Fuel reserves affect migratory orientation of thrushes and sparrows both before and after crossing an ecological barrier near their breeding grounds
- Functional zoology
Publishing year: 2009
Publication/Series: Journal of Avian Biology1994-01-01+01:00
Document type: Journal article
Publisher: Federation of European Neuroscience Societies and Blackwell Publishing Ltd
Fat reserves influence the orientation of migrating songbirds at ecological barriers, such as expansive water crossings. Upon encountering a body of water, fat migrants usually cross the barrier exhibiting 'forward' migration in a seasonally appropriate direction. In contrast, lean birds often exhibit temporary 'reverse' orientation away from the water, possibly to lead them to suitable habitats for refueling. Most examples of reverse orientation are restricted to autumn migration and, in North America, are largely limited to transcontinental migrants prior to crossing the Gulf of Mexico. Little is known about the orientation of lean birds after crossing an ecological barrier or on the way to their breeding grounds. We examined the effect of fat stores on migratory orientation of both long- and short-distance migrants before and after a water crossing near their breeding grounds; Catharus thrushes (Swainson's and gray-cheeked thrushes, C. ustulatus and C. minimus) and white-throated sparrows Zonotrichia albicollis were tested for orientation at the south shore of Lake Ontario during spring and autumn. During both spring and autumn, fat birds oriented in a seasonally appropriate, forward direction. Lean thrushes showed a tendency for reverse orientation upon encountering water in the spring and axial, shoreline orientation after crossing water in the autumn. Lean sparrows were not consistently oriented in any direction during either season. The responses of lean birds may be attributable to their stopover ecology and seasonally-dependent habitat quality.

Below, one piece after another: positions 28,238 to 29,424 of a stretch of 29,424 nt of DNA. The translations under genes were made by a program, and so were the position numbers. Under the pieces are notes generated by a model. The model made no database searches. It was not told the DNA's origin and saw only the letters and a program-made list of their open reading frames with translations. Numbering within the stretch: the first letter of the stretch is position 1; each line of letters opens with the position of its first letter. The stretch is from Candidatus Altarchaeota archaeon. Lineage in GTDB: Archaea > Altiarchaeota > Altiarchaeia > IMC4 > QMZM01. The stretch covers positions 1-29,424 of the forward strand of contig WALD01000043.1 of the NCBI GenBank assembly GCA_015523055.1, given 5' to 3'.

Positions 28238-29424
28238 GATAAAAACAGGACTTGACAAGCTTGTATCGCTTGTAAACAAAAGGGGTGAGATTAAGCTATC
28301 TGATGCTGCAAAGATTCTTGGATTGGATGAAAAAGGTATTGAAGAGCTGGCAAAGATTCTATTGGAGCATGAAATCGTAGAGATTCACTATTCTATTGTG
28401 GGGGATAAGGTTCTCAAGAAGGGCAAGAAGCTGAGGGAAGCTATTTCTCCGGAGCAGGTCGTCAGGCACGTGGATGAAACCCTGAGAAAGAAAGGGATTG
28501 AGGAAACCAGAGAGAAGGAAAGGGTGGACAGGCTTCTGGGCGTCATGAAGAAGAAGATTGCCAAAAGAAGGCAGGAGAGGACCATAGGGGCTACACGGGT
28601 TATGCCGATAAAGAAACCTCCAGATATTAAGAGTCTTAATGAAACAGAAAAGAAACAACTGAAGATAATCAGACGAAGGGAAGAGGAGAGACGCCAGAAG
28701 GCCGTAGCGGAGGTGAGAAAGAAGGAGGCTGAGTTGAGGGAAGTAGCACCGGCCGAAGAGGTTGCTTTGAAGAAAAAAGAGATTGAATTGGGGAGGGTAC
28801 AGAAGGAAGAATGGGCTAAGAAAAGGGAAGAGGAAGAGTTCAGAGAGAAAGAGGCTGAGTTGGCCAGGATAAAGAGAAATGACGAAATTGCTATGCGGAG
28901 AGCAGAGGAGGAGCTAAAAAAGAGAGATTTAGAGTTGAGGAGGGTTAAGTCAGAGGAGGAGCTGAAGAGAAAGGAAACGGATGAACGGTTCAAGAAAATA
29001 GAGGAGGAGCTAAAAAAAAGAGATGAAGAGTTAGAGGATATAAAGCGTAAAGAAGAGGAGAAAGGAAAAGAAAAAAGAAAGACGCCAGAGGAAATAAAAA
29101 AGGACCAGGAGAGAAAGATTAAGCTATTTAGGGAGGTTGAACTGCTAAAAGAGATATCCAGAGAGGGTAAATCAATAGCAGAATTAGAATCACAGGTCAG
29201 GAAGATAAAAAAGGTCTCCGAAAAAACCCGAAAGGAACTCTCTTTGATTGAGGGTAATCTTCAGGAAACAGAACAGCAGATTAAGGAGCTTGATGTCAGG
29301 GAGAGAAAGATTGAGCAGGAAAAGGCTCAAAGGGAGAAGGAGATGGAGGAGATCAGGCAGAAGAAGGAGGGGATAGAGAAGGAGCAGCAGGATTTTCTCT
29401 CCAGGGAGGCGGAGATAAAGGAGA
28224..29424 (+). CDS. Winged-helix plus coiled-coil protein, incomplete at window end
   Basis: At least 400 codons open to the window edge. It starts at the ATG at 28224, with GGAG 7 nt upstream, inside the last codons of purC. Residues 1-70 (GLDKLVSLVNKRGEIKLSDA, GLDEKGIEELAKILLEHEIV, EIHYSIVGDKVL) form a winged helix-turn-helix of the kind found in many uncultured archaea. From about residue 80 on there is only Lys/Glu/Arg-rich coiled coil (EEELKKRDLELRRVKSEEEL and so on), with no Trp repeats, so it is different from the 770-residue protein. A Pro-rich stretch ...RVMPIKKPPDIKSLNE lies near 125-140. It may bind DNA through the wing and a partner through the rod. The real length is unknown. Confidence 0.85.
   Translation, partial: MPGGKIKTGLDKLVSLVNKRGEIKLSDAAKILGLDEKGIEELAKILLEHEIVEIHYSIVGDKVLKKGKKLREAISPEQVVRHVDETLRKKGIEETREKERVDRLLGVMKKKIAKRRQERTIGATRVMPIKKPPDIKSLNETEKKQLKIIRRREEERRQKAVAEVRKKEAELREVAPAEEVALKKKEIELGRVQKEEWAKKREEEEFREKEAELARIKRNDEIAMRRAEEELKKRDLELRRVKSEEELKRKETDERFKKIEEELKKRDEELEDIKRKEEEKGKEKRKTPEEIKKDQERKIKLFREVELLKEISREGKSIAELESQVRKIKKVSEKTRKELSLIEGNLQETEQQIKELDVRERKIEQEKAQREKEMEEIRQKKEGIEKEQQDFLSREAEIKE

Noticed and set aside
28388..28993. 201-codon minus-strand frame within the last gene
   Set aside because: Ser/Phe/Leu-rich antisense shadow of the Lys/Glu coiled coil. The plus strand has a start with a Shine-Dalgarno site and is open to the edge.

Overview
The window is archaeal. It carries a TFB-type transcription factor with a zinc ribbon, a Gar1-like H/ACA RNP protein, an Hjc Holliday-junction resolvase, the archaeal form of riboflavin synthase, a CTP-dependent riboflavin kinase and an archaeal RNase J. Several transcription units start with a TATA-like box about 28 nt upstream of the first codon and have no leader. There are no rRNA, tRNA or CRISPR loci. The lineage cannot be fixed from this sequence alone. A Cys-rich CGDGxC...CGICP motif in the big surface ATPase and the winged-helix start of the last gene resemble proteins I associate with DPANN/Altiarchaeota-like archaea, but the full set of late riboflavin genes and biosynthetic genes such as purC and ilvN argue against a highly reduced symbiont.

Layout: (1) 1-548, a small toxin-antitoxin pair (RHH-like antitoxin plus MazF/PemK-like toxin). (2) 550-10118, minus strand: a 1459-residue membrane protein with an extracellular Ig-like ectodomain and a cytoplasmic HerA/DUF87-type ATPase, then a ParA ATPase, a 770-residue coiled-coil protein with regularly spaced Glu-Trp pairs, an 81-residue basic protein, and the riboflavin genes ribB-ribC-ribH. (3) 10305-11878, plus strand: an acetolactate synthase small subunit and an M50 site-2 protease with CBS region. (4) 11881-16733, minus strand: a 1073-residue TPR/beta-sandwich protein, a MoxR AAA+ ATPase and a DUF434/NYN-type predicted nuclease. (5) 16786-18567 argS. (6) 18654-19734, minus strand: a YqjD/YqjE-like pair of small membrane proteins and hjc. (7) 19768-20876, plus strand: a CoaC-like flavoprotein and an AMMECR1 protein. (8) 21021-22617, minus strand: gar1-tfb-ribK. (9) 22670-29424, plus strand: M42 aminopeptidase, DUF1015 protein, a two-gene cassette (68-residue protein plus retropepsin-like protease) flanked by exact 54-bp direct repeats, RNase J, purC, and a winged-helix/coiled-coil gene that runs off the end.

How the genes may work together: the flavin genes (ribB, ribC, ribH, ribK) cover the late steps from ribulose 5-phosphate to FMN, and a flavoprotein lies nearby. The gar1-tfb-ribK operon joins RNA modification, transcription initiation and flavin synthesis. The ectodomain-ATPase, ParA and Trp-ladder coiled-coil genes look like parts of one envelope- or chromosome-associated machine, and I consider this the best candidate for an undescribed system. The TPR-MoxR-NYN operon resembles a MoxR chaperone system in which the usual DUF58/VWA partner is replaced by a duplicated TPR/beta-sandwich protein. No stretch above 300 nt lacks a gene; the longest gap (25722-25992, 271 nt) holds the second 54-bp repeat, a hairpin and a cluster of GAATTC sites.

- ISSN: 0908-8857